This is the issue with a whole lot of policing issues that we see reported. “The officer followed policy.” If a mass amount of people are horrified by a police officer following policy, the policies are wrong. The only people who aren’t horrified are police apologists, just-world fallacy subscribers, or just too numb from seeing this all too often.

Anonymous Coward says:

Re: Re: Maybe crowdfund to increase exposure instead

“This is the issue with a whole lot of policing issues that we see reported.”

Nope, issue is with people not forcing politicians to confront the issues of police corruption, or corruption in government for that matter.

Case in point… the things Obama did while president were corrupt, but D’s like them while R’s hated them. Now that Trump is in office doing the same… roles have reversed.

The problem is the voters. When they finally get tired of the corruption, they know what to do about it.

ShadowNinja (profile) says:

Re: Re: Re:

Yeah, it seems clear that they stole the credit and debit cards to steal the guy’s bank account and possibly bill stuff in his name on his credit card (which is fraud and identity theft no matter who does it. Seizing the bank account under asset forfeiture might be legal, but there’s no way seizing the credit card account is).

stderric (profile) says:

Re: Re:

….How is having legal tender "evidence" of a crime? Were they going to dust it for prints? Run a DNA trace?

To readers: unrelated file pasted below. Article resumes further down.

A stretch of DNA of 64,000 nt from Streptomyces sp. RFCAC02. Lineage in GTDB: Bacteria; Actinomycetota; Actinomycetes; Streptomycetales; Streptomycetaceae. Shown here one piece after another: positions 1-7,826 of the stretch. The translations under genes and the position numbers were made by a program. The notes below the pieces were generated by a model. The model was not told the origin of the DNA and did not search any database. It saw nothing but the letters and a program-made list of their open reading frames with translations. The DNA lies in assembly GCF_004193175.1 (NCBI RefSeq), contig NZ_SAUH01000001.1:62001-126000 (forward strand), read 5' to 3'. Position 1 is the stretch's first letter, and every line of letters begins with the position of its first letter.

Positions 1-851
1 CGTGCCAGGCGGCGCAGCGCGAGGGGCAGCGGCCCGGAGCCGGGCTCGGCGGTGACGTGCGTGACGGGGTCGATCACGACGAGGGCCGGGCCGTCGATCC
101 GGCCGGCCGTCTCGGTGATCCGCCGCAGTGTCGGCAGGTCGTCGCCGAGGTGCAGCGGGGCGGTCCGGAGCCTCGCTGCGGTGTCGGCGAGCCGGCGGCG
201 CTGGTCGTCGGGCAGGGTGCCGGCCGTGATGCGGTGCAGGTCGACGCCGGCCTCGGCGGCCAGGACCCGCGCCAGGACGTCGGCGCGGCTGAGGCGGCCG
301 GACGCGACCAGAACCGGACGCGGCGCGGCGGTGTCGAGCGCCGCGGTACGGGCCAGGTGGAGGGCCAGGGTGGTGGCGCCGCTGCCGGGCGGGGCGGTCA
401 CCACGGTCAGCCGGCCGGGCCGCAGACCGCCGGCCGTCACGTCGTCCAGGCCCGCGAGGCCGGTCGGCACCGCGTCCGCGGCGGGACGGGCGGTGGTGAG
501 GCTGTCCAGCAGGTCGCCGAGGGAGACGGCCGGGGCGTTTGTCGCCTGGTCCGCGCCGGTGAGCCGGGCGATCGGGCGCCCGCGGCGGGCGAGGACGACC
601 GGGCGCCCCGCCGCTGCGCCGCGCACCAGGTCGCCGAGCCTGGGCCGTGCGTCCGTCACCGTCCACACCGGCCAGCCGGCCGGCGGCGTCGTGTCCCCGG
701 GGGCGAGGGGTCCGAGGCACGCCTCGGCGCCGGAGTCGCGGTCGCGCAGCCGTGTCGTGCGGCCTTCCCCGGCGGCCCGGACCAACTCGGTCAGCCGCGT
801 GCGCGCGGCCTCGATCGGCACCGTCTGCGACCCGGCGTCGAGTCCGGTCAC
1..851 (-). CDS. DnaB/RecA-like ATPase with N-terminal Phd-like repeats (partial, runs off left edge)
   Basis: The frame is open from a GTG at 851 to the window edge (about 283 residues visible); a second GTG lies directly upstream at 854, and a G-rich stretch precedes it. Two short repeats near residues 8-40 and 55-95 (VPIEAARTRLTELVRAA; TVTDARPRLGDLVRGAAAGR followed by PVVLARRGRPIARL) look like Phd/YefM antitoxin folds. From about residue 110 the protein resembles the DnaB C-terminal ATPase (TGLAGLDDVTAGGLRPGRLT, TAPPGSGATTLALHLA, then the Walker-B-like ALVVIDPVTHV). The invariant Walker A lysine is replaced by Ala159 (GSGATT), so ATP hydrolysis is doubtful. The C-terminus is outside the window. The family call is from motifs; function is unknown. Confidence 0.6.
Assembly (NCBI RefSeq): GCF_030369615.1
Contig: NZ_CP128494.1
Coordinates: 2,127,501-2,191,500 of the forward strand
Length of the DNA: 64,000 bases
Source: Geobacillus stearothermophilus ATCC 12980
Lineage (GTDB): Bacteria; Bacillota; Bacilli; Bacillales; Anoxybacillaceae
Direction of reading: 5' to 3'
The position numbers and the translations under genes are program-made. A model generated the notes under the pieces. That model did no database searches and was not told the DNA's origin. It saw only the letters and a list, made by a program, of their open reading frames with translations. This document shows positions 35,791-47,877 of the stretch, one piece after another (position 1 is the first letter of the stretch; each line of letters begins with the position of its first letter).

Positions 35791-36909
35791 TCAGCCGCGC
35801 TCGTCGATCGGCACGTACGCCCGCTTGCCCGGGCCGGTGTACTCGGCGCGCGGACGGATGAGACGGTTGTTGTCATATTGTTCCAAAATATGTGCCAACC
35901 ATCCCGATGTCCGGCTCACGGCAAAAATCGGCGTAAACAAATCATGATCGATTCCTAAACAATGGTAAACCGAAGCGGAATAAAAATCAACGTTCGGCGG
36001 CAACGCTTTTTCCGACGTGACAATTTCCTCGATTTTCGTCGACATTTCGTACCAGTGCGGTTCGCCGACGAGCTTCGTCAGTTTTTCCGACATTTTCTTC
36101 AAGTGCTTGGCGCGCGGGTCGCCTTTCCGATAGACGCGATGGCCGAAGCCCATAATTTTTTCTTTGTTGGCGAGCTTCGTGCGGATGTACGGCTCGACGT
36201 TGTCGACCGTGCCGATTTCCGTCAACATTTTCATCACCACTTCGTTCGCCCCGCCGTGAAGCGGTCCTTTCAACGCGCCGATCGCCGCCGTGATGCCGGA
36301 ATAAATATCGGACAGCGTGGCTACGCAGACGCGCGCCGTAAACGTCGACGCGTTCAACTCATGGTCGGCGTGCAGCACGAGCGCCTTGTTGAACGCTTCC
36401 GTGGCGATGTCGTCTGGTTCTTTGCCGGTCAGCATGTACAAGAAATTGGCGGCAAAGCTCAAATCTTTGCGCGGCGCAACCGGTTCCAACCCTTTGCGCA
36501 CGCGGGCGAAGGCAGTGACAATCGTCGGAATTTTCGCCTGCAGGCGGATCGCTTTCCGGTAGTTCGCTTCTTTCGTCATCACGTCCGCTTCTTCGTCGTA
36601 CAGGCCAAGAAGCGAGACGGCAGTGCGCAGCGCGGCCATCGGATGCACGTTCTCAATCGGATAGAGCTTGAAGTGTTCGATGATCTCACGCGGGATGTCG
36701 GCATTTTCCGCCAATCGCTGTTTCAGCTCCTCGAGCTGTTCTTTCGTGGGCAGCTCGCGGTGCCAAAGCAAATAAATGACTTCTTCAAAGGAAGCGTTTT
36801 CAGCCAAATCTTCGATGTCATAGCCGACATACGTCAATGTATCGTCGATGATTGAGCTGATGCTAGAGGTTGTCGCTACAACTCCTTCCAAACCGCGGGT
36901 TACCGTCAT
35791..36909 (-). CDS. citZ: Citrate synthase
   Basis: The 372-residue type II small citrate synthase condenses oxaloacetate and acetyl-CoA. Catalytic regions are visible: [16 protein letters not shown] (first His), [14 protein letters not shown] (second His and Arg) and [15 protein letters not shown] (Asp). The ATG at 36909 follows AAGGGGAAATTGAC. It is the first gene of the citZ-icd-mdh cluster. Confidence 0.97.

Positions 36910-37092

They’re gonna scan the bills for mustard & relish residue so that they can prove the cash is proceeds from illegal vending of red-hot, delicious doggers.

(He took the debit card to help rake lines from some coke he saw in the evidence room earlier that morning.)

Roger Strong (profile) says:

Re: Re:

They’re way ahead of you. No speeding required.

[T]he Oklahoma Highway Patrol has a device that also allows them to seize money in your bank account or on prepaid cards.

It’s called an ERAD, or Electronic Recovery and Access to Data machine, and state police began using 16 of them last month.

Here’s how it works. If a trooper suspects you may have money tied to some type of crime, the highway patrol can scan any cards you have and seize the money.

(Thankfully they need some reason to suspect that crime. Like your car being too dirty, or too clean. You being too quiet, or too talkative. You wearing clothes that are too grungy, or too fashionable. Etc.)

The California police on the other hand will probably have to take the hot dog vendor’s card to the bank to empty it.

Anonymous Coward says:

Re: Re: Re:

They’re way ahead of you. No speeding required.
[T]he Oklahoma Highway Patrol has a device that also allows them to seize money in your bank account or on prepaid cards.
It’s called an ERAD, or Electronic Recovery and Access to Data machine, and state police began using 16 of them last month.
Here’s how it works. If a trooper suspects you may have money tied to some type of crime, the highway patrol can scan any cards you have and seize the money.